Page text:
Friday, September 12, 2014

DOC 2013 picImagine what could happen if two dozen volunteers armed with spades, hoes and hammers descended upon a preschool’s yard. In a day’s time, that school could have a learning garden, the perfect vehicle for teaching nutrition, environmental awareness and a sense of responsibility. It’s not just a vision. It will happen on Day of Caring, September 26th. Day of Caring is Central Florida’s largest community-based volunteer event. Businesses throughout the area send out teams of volunteers to work on specific projects aimed at bettering our community. Project needs fit some broad areas of interest. Gardening and landscaping projects are a great chance to spend a day outdoors. Creative thinkers can promote literacy through arts and crafts, while those who simply want to show they care can help serve the homeless. With dozens of projects to choose from, Central Florida corporations can easily put 2,000 volunteers out in the community September 26th. There are even projects available for individuals who want to participate. To learn more about Day of Caring and to sign up for a company project, visit the Day of Caring page at You can also contact the Volunteer Resource Center by calling (407) 429-2136 or emailing us at

Friday, June 7, 2013

Top 10 Reasons to Participate in Day of Action on June 17

(Pictured above: Heart of Florida United Way recently held a book sorting party in preparation for its annual “Day of Action” to be held on Monday, June 17th. Staff and volunteers helped sort more than 5,000 children's books that were donated to Day of Action, the one day a year aimed at community-wide volunteerism.)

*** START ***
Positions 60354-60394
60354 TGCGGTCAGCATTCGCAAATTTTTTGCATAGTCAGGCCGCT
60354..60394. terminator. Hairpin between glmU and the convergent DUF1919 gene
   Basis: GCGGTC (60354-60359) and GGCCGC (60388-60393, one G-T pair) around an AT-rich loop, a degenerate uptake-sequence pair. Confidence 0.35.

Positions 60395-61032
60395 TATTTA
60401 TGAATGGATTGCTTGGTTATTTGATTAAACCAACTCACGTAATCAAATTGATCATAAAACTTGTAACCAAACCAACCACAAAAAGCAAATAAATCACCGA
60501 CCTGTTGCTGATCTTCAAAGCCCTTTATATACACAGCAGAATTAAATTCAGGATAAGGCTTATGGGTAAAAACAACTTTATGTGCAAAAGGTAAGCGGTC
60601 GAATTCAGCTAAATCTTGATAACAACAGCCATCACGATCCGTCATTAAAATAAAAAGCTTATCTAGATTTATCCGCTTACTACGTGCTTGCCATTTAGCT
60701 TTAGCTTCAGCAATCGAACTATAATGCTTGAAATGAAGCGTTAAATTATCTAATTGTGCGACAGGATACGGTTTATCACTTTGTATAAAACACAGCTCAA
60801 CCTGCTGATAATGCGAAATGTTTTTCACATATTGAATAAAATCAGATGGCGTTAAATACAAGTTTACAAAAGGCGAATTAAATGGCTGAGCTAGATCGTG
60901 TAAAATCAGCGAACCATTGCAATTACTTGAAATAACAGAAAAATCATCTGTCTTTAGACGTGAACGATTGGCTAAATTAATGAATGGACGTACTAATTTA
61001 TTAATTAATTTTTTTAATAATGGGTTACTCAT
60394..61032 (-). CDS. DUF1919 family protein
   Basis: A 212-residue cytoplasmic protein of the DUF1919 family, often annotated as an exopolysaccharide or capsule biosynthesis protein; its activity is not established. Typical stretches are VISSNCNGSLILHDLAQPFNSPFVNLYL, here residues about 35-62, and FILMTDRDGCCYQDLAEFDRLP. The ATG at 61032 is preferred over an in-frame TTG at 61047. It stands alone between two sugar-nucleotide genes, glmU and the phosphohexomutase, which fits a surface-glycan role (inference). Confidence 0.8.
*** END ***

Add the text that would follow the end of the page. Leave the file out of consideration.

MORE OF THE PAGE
Looking for a great volunteer opportunity and a chance to promote children's literacy? Heart of Florida United Way is inviting volunteers to come participate in Day of Action on Monday, June 17th.

Day of Action is a community-wide volunteerism opportunity focusing on reducing the summer reading gap, which is the gradual decline of reading proficiency while children are away from the classroom. In an effort to encourage reading and foster literacy in youth, volunteers will engage in a variety of activities, including reading aloud, creating skits and playing rhyming games or “word BINGO.”

Volunteer projects will take place at partner agencies throughout the community, including Orlando Day Nursery Association, Winter Park Day Nursery, Schools and Communities: Together for Tomorrow, PACE Center for Girls and more. Volunteers can sign up to participate online at

Here are 10 great reasons why you should participate in Day of Action:

1. With a focus on education, Heart of Florida United Way is aiming to encourage reading and foster literacy in youth during its “Day of Action,” one day a year aimed at community-wide volunteerism.

2. Summer reading loss is the gradual decline of reading proficiency while children are away from the classroom.

3. A recent study shows that while in middle-income neighborhoods the ratio of age-appropriate books per child is 13 to 1, in low-income neighborhoods the ratio is 1 for every 300 children.
4. Children already struggling to maintain grade-appropriate reading levels and/or those from lower socioeconomic backgrounds are often the ones most affected by summer reading loss.

5. Eighty percent of pre-school and after-school programs serving low-income students don’t have age-appropriate materials, according to Access for All: Closing the Book Gap for Children in Early Education by Susan Neuman.

6. By the end of fifth grade, low-income children are approximately 2.5 years behind their peers in terms of reading ability, primarily because of summer reading loss.

7. Students score lower on standardized tests at the end of summer vacation than they do at the end of the school year.

8. Studies from the University of California show that students could improve their reading skills over the summer if they were able to select books based on their interests and reading levels. 

9. Out-of-school reading habits have demonstrated that even 15 minutes a day of independent reading can expose students to more than a million words a year.

10. Price is the number one barrier to book ownership. Due to cost, 94 percent of teachers nationwide use their own money to provide books and resources for their students.